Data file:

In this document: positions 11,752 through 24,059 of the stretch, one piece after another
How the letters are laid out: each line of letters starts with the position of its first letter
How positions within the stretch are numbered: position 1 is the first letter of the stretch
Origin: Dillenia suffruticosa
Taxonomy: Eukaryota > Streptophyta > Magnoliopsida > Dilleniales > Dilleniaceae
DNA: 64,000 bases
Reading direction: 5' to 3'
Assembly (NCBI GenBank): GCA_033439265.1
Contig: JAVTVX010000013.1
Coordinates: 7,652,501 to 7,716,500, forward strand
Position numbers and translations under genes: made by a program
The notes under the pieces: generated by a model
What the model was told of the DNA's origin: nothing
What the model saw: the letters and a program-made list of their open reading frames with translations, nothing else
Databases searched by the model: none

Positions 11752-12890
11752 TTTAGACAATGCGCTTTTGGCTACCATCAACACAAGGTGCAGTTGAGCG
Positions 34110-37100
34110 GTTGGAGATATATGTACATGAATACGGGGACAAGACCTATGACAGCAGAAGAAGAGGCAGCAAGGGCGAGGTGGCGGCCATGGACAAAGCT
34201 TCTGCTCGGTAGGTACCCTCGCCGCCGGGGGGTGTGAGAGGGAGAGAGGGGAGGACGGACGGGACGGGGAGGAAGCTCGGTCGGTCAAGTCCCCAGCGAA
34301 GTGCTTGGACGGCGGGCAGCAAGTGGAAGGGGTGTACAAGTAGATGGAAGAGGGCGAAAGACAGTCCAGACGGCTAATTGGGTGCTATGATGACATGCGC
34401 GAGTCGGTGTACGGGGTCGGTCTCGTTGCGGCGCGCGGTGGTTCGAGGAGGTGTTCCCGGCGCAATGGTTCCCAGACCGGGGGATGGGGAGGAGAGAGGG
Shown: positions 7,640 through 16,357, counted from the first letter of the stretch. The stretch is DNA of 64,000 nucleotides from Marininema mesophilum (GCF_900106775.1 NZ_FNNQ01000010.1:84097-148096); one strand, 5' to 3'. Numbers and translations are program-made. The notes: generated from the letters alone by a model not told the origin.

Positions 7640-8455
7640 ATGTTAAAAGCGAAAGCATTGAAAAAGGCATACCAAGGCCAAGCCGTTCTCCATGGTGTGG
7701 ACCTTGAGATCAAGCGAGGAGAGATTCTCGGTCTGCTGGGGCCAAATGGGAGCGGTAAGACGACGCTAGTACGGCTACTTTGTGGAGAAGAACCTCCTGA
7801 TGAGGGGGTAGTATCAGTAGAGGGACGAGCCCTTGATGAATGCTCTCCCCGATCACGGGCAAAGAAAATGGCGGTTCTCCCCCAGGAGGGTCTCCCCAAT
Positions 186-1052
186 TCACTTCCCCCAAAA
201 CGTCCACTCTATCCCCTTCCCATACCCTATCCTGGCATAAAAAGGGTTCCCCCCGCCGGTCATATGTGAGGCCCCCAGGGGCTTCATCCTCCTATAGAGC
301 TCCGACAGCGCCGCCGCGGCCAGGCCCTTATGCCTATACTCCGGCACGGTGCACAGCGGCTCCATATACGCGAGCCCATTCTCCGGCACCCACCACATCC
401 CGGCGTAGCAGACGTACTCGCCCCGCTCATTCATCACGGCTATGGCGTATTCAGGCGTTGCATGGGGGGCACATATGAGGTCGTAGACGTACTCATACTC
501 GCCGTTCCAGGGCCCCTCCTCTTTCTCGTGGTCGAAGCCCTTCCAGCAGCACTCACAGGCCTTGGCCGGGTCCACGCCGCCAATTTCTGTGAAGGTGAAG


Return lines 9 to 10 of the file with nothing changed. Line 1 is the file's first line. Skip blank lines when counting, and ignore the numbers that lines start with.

Contig: JAVTVX010000013.1
Coordinates: 7,652,501 to 7,716,500, forward strand